Paul begins his full-time duties with us this month and Second is ready to, well, Rock.
But before I toss away files and start forgetting things about the process, I want to tell you what I found both right and wrong about how PCUSA churches select pastors. Maybe we can think about some changes.
First the good:
We emphasize discerning God’s will in the search versus just hiring someone. This takes patience and a mindset you don’t find in the standard corporate human resources office.
We give ourselves time needed for reflection about where the congregation is and where it’s heading. It can be time well spent.
We select PNCs that represent the whole congregation. At least that’s the goal. And I think it worked in our case. When you get a unanimous decision from such a panel you know you’ve got something.
In the end, we trust the judgment of the PNC. It’s one more example of how representative democracy is supposed to work and, in fact, often does work in our polity.
We work with the broader church through PCUSA headquarters and the local presbytery. This is a necessary reminder that we are connectional and not congregational — necessary because lots of members of PCUSA churches have come from different traditions and don’t yet understand ours.
With all that going for us, what could be wrong with our pastor search system? Well:
The process is too slow. Nine months — count ’em, nine — elapsed between our previous pastor’s last day on the job and the election of the PNC. Whole babies could have been conceived and born in this time.
The PCUSA paper and electronic forms used in this process need revision. We were allowed 1,500 characters — not words, characters, including spaces — in a few sections of the Church Information Form to describe our church. To compensate for this silly stricture we prepared a five-page, single-spaced, illustrated document that gave a much fairer and more complete look at both our strengths and challenges. The limited information on the CIF was like telling a prospective blind date only that you have a pulse. And the Personal Information Forms pastors use often aren’t much better.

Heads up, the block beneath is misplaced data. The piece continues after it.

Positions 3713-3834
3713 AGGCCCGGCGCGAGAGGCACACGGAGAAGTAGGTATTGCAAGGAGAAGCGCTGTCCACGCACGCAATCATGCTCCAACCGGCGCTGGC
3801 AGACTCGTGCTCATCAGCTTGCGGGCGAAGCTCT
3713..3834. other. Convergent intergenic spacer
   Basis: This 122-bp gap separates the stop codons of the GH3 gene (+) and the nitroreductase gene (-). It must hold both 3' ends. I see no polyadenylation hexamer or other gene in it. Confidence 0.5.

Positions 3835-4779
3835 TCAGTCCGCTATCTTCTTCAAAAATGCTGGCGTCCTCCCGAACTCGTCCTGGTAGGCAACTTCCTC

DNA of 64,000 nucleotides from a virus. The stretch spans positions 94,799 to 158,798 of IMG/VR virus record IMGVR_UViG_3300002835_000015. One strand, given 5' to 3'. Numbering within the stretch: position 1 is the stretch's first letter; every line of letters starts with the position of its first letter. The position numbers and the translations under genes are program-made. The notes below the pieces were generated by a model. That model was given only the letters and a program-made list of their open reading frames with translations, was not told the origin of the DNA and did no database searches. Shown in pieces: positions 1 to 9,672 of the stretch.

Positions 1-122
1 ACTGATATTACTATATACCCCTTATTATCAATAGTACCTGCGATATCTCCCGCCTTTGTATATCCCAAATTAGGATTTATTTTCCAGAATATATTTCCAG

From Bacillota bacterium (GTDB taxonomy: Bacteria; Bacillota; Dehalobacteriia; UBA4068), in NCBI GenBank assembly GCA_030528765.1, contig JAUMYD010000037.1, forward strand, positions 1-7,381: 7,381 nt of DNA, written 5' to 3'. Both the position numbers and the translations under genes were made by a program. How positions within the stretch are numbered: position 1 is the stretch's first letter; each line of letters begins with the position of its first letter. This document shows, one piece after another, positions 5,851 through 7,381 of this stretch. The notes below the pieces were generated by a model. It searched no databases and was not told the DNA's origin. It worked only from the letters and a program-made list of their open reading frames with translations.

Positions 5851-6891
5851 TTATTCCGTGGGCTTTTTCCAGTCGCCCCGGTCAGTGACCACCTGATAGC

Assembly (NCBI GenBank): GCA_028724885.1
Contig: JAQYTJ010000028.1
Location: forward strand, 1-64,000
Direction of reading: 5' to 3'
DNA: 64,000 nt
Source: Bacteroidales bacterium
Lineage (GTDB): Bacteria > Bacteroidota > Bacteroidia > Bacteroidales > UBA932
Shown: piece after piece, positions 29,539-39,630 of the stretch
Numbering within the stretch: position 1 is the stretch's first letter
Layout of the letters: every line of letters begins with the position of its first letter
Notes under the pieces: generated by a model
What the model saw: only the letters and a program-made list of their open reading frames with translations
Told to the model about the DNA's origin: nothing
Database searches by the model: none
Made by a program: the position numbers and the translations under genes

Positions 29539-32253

The secrecy required by our process leads PNC members and candidates to be deceitful. Confidentiality is one thing. Deceit is another. Pastors lie to congregations about whether they’re looking to go elsewhere and PNC members lie to members of their own churches about where they are in the process. Oh, I know, I know. Lie is too strong a word, but that’s what it feels like sometimes.
I don’t know how to change it, but as even our new pastor told our congregation at the start of his candidating sermon, it’s “weird” that at the end of this one-hour blind date a marriage proposal will be voted on.
We are thrilled with our choice of a pastor and now we will begin to learn to live and work and pray together as we respond to the leading of God’s spirit.
But going through this process (it was my second time) makes me want a radical relook at how we educate and select our clergy.
That kind of re-examination will require not just fixing the problems I’ve identified but also asking again about the purpose of ordination itself and what should be required of those who seek it.
If we aren’t willing to see where the spirit might be leading us in this area, it means we are disciples of our church’s constitution and not of our Christ.
BILL TAMMEUS s is an elder at Second Church in Kansas City, Mo., and former Faith columnist for The Kansas City Star. Visit his “Faith Matters” blog. Read about his new book at www.theywerejustpeople.com. E-mail him at [email protected].